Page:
In the Waning Days of the Shutdown, L.A. Takeout Has Gotten Elaborate

Not ready to eat out for Father’s Day? You can get plenty of fine dining to go
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With the lockdown dragging on and on, fine-dining chefs are taking takeout to new levels—and there’s a hunger for it.

“Initially we just wanted to give people comforting things to feel safe and homey, but now that experience has to evolve,” says Dave Beran, the chef at Santa Monica’s Dialogue and Pasjoli. In May he offered an at-home take on Pasjoli’s famed pressed duck, an elaborate affair that, at the restaurant, involves a fowl carcass being crushed tableside in a turn-of-the century gadget to yield a juice that’s made into a savory sauce. The $155 take-home version for two includes seared duck breast, salad with crispy duck skin bits, duck leg confit bread pudding, rice pudding for dessert, and an instructional video and ingredients for making the sauce at home. The first time the meals were offered, they sold out within 20 minutes. Meanwhile, Dialogue, known for its lengthy tasting menus, has been making elevated chicken pot pies with black truffles. When Beran took them off the menu to try other fare, there was an outcry, and he had to add them back.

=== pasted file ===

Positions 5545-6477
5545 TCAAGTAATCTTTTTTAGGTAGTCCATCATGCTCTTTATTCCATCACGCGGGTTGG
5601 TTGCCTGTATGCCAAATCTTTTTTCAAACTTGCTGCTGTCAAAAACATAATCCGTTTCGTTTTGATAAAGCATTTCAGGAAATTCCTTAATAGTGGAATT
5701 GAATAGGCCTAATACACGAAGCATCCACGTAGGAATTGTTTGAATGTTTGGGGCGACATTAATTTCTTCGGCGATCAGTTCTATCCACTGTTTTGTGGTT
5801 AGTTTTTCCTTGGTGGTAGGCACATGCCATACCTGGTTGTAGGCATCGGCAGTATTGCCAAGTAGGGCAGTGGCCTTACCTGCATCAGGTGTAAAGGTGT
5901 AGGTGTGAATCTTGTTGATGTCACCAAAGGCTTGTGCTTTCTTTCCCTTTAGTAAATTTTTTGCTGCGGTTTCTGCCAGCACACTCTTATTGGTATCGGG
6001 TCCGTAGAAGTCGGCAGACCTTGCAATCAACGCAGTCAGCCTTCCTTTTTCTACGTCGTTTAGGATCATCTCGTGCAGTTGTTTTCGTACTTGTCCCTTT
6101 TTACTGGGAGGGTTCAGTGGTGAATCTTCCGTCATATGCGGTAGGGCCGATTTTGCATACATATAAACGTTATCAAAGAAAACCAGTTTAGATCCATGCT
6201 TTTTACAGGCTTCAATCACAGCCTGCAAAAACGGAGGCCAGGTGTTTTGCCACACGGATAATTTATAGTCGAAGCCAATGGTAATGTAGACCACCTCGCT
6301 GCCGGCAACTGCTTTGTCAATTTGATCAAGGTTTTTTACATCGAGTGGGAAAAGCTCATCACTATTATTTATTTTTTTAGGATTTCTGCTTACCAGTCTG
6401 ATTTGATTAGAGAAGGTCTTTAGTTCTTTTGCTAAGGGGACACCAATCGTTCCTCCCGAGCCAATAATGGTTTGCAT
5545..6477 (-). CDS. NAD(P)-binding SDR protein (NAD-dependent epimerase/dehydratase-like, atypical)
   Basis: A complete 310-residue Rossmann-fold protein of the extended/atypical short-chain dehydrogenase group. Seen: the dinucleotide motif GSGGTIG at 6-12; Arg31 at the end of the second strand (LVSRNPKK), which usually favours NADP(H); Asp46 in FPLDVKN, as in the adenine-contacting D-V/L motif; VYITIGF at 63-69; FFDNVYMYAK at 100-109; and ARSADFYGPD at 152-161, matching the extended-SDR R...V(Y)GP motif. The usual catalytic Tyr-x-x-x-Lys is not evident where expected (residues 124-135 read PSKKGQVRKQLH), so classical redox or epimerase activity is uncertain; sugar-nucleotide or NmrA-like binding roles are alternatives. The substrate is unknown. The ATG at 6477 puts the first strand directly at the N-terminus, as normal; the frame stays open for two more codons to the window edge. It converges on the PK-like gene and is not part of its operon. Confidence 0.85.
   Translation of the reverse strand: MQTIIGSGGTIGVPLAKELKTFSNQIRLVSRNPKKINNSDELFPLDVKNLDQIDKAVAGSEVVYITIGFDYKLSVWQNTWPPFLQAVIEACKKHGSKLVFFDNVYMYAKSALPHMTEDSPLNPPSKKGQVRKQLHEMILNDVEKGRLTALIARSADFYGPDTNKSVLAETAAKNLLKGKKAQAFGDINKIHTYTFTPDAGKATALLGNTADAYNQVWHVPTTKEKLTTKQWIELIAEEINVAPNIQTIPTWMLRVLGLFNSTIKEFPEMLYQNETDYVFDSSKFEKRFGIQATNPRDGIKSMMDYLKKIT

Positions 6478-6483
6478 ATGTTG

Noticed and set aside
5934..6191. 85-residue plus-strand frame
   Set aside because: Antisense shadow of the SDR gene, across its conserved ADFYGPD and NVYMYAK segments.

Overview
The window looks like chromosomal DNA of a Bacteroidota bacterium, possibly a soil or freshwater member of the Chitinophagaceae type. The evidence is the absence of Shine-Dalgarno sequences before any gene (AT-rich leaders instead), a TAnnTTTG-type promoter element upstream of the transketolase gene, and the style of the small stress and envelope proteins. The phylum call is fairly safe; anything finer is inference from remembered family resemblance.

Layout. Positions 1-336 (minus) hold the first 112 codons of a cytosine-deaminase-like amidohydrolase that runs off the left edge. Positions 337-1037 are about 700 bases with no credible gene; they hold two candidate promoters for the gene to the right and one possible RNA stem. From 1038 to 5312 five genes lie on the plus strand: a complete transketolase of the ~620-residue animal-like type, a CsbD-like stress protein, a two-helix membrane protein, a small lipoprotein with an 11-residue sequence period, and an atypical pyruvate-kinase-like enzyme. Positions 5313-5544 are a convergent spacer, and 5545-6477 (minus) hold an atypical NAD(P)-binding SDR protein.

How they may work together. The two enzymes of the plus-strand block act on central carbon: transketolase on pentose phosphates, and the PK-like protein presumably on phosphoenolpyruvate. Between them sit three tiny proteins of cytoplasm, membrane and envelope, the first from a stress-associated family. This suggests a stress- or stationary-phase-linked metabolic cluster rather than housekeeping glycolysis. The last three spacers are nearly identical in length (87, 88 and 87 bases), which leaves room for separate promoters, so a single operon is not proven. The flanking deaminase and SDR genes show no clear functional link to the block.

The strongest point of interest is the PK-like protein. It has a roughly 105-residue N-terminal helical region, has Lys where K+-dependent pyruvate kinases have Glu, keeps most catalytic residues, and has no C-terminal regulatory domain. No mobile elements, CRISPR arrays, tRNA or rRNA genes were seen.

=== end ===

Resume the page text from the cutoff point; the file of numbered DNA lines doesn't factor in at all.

“We got so many requests,” he says.

West L.A.’s Kato also reports a strong positive response since the Tawainese restaurant began selling $60 multicourse meals and $125 chirashi boxes, which serve two or more, in May. The popularity hasn’t surprised chef-owner Jon Yao, who says he’s been craving haute cuisine himself.

“I’m super itching to eat a tasting menu,” he says. “Everyone is so bored at home, food just shot higher on the list of entertainment options.”

Some are taking packaging to beautiful extremes. In May, Rossoblu, the beloved downtown Italian joint, started offering boxed, flower-garnished $49 seven-course dinners. “We wanted it to feel very much like it was curated and there was thought put into it. And it wasn’t just like some pieces of chicken thrown into a box,” chef-owner Steven Samson says of the packaging, which costs the restaurant about $6 per dinner. “It’s not really about making money for us,” he adds. As of June 18, Rossoblu reopened for in-restaurant dining with distancing guidelines in place.

At n/naka, takeout comes in gorgeous bento boxes sourced from Japan. The roughly 150 takeout meals available each night, priced at $38 or $85 a person, sell out in minutes. Chef Niki Nakayama thinks she will likely continue offering them for some time to come. “We will actually stick to the takeout model until it is safe and comfortable for guests to dine in without extreme safety measures,” she says. According to their website, the plan is to reopen to in-restaurant diners on June 30.


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